Then we discovered the Son-Rise program. The Son-Rise program advocates joining in the very behaviors that most other professionals insist you stop your children from engaging in. These are the behaviors that usually look the most “autistic”. By joining the child in these behaviors, you are communicating a sense of acceptance and love. During play time with Quincy, we allow him to determine the activities and to assert his interest. We try to be respectful of his needs in terms of space and interaction. When he does allow us into his world, we celebrate the eye contact, the language or the other unspoken invitations he gives us. We also try to build on the interaction, by encouraging language and non-verbal gestures that expand his communication with us. We do all this by allowing him to be himself and never judging or deeming his behavior to be “too autistic.”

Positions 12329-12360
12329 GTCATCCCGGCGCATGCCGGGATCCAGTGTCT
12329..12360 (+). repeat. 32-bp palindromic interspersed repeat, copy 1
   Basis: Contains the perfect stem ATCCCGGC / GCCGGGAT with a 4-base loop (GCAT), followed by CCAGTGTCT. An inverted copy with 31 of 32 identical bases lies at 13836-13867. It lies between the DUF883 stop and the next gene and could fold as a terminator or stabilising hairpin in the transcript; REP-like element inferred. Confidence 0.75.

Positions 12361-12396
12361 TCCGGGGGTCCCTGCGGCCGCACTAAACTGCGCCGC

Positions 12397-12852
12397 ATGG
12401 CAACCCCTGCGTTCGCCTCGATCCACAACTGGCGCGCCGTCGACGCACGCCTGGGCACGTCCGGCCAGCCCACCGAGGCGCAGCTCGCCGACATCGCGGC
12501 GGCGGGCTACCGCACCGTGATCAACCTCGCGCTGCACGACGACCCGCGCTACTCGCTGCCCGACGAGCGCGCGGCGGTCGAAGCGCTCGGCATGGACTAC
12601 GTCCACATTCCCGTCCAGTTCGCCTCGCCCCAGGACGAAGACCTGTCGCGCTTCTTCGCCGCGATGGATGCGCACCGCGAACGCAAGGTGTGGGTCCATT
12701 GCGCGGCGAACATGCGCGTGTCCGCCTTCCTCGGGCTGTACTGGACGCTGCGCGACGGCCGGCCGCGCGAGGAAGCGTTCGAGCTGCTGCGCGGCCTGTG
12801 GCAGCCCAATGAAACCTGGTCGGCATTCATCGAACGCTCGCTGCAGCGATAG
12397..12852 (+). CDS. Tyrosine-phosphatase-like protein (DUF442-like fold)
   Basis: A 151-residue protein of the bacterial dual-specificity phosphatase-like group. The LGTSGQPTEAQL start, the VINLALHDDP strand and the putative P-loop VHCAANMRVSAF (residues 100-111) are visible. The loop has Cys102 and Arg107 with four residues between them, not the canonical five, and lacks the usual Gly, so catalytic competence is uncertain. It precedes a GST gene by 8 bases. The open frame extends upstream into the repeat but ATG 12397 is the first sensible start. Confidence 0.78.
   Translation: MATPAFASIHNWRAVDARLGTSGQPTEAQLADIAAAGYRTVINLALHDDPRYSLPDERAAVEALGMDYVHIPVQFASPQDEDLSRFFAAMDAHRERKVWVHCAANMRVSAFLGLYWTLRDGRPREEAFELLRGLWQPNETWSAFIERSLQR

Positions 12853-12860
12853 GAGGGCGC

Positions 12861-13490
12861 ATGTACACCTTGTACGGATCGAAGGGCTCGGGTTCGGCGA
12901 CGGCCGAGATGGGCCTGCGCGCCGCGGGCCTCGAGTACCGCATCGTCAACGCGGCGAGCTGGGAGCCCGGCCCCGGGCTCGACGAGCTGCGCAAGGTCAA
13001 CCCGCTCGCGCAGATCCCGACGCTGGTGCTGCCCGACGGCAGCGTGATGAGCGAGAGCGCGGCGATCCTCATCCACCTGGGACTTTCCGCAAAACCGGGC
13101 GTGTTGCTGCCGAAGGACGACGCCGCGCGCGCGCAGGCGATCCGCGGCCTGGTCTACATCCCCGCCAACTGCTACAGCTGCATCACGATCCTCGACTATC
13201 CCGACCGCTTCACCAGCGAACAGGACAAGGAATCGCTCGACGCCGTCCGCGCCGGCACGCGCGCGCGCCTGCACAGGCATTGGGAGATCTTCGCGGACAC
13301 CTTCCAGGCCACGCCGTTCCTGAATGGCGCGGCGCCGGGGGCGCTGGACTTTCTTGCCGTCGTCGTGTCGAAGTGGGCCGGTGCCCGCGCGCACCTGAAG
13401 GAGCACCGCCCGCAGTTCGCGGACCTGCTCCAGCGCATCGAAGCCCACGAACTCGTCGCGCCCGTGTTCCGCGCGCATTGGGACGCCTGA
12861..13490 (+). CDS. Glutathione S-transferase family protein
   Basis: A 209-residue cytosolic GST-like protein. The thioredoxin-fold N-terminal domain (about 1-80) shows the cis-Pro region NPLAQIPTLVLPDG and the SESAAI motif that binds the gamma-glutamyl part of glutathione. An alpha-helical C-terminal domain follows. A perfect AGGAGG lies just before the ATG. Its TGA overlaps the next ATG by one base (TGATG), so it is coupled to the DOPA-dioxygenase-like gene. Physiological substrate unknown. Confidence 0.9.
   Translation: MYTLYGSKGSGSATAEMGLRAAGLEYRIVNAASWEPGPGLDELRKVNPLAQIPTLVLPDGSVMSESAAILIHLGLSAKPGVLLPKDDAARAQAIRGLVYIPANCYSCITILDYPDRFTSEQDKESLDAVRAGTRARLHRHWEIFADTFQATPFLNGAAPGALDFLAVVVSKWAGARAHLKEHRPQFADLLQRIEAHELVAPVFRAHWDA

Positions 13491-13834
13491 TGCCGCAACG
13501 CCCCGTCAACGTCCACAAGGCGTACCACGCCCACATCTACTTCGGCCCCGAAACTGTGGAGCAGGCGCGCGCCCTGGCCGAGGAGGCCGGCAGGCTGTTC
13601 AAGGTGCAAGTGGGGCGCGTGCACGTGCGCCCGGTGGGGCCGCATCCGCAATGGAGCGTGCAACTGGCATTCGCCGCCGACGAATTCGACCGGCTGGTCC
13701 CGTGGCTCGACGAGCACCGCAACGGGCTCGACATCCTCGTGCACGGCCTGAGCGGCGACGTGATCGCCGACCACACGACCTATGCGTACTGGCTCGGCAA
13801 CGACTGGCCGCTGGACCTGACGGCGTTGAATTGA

Quincy is now potty trained. He speaks regularly with multiple words and phrases. He is making more eye contact and is more engaged with us. He says Mommy and I love you. Because of this program, we see Quincy’s autism as an opportunity learn how to love unconditionally. Harrison and I see Quincy’s autism as an exciting journey, rather than a burden.
We were fortunate enough to raise money to go with Quincy to the Autism Treatment Center of America in 2013 for an intensive. We are now raising money to pay for consultations with a Son-Rise teacher throughout the year and for Harrison and I to attend additional trainings.
These costs are not covered by insurance, but this approach has been extremely helpful for Quincy and our family. We appreciate any assistance you can provide.
Rebecca and Harrison Pfeiffer
- Matsu and Summer Pfeiffer
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